A natural talent, Valli began playing the cello at 13. Now 58, he has played all over the world with countless orchestras and is a respected solo artist. Valli adds a flourish to every piece he plays so it never sounds the same twice. “My art allows me to live in the air, to be free from the earth,” says Valli.
But Valli’s other passion is firmly rooted in the ground. He began farming as a way to teach his children about responsibility for and appreciation of nature. “We are perhaps the owner for a few years, but the soil is forever and belongs to the earth,” says Valli.
“As a farmer, I can nourish my family and the earth.”
Valli’s 8.5-acre farm is in the town of Brisighella, an hour’s drive from Bologna. Often working alone, he produces 50 liters of his own olive oil; harvests 200 kilograms of his own farro wheat and cultivates, presses, ferments, ages and bottles 4,000 liters of his own wine each year. He sells his wine privately to clients and collectors and barters his farro for farm necessities like tractor repairs. His “green gold,” as he refers to his olive oil, is for family consumption only, and he uses it lavishly when preparing farro wheat pizza.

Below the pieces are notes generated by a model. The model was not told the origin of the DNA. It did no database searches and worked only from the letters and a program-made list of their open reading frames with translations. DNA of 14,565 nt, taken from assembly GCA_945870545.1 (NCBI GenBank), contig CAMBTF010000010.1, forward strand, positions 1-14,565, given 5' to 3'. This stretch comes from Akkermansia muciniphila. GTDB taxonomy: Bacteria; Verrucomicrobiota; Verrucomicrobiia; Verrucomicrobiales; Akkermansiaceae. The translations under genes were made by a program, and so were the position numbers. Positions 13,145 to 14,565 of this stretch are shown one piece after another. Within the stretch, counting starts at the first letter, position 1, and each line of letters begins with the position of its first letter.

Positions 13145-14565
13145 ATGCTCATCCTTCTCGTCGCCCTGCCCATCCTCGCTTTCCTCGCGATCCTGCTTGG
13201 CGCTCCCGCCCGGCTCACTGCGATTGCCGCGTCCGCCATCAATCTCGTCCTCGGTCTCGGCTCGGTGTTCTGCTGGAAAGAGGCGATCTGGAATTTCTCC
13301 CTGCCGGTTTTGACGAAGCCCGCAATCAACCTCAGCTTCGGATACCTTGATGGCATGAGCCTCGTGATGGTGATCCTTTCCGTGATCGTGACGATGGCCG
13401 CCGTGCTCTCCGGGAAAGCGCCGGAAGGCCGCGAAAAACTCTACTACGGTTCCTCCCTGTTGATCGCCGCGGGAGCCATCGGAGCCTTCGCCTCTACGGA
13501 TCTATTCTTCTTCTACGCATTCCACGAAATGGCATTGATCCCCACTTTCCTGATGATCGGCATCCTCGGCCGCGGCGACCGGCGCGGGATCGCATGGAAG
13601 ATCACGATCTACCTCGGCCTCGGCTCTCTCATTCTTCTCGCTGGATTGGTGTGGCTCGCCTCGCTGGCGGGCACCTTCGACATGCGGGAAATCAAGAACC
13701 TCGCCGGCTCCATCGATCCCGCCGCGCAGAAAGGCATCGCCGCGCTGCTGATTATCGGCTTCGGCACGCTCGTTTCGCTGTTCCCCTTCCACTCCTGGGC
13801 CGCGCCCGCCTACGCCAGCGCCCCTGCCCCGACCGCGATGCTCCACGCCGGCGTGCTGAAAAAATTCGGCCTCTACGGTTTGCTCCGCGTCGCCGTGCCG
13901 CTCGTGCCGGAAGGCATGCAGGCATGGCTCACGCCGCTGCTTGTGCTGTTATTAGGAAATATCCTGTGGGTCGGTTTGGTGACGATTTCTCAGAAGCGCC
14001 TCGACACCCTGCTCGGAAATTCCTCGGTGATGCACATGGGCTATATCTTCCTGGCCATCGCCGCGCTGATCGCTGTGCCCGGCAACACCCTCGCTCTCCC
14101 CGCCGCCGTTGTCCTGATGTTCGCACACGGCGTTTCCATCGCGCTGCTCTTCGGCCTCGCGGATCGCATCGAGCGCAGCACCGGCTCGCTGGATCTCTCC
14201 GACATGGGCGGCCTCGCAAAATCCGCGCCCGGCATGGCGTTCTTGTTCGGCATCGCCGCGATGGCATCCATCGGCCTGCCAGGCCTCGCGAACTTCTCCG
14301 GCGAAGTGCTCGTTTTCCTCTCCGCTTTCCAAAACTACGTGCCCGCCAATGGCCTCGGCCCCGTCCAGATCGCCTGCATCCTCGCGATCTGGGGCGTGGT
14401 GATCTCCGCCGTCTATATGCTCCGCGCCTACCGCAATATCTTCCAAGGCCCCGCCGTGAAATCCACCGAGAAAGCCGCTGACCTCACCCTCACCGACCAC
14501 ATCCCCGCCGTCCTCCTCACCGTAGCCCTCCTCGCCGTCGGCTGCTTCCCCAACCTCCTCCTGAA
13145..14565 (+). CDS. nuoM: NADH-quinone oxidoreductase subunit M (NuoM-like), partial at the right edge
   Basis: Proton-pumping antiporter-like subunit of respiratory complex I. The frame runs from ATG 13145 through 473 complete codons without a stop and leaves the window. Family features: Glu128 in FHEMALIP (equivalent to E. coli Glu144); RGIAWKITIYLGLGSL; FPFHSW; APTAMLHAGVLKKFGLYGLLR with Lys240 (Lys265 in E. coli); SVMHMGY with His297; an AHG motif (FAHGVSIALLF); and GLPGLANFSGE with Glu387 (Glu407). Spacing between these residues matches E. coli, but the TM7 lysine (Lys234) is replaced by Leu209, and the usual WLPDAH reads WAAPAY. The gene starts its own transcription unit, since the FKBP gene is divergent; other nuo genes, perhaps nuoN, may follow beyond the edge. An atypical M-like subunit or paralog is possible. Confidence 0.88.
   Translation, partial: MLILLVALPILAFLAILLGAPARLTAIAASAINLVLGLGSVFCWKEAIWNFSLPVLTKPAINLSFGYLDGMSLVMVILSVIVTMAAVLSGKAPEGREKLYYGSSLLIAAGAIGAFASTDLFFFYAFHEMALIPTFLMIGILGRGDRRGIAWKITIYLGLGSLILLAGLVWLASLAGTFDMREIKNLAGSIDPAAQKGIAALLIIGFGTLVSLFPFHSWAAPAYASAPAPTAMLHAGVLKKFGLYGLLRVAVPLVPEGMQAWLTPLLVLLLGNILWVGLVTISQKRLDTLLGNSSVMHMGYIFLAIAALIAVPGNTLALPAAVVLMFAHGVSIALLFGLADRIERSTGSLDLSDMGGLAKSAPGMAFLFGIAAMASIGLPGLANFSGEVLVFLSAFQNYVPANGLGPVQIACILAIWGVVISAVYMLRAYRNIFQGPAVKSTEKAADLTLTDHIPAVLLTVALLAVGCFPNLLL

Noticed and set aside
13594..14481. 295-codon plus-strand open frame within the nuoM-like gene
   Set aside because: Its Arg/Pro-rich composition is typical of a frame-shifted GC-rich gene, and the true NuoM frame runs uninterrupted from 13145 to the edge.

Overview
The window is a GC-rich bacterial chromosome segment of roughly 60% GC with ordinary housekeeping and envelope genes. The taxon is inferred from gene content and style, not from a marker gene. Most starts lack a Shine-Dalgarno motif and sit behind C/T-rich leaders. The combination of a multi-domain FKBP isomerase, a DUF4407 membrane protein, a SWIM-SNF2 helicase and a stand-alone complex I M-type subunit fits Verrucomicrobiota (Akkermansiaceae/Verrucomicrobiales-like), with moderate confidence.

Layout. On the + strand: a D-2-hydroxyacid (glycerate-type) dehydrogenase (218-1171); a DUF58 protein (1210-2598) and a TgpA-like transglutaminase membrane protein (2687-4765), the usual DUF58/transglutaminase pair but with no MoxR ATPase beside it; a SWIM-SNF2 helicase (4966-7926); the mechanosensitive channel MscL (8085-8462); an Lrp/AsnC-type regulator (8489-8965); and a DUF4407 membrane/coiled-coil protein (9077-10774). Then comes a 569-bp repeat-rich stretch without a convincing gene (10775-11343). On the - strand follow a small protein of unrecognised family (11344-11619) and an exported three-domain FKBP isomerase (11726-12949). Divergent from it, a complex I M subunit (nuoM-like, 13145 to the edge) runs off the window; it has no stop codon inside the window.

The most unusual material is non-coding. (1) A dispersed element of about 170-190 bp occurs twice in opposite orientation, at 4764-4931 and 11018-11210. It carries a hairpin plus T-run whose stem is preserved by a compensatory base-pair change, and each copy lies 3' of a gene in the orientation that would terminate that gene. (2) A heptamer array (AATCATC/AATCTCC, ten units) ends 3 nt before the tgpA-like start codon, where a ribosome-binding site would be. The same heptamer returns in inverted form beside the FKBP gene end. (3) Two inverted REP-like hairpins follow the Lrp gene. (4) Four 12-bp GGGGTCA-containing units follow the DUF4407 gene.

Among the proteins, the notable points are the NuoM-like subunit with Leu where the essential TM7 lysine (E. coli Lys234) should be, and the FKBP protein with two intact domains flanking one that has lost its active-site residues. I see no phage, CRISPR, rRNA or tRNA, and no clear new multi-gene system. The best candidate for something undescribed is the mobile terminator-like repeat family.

Valli rotates his field between farro and beans. He mills the farro to use in pizza dough, piadina (an Italian flat bread) or farrotto (a risotto-like dish). The nitrogen-rich beans supplement the soil and make wonderful compost. He works quickly, in sandals and without a shirt, plucking the beans with bare hands, whistling Handel.
“Through music,” he says “I have the possibility to communicate my feelings to all the people all over the world. And as a farmer, I can nourish my family and the earth.”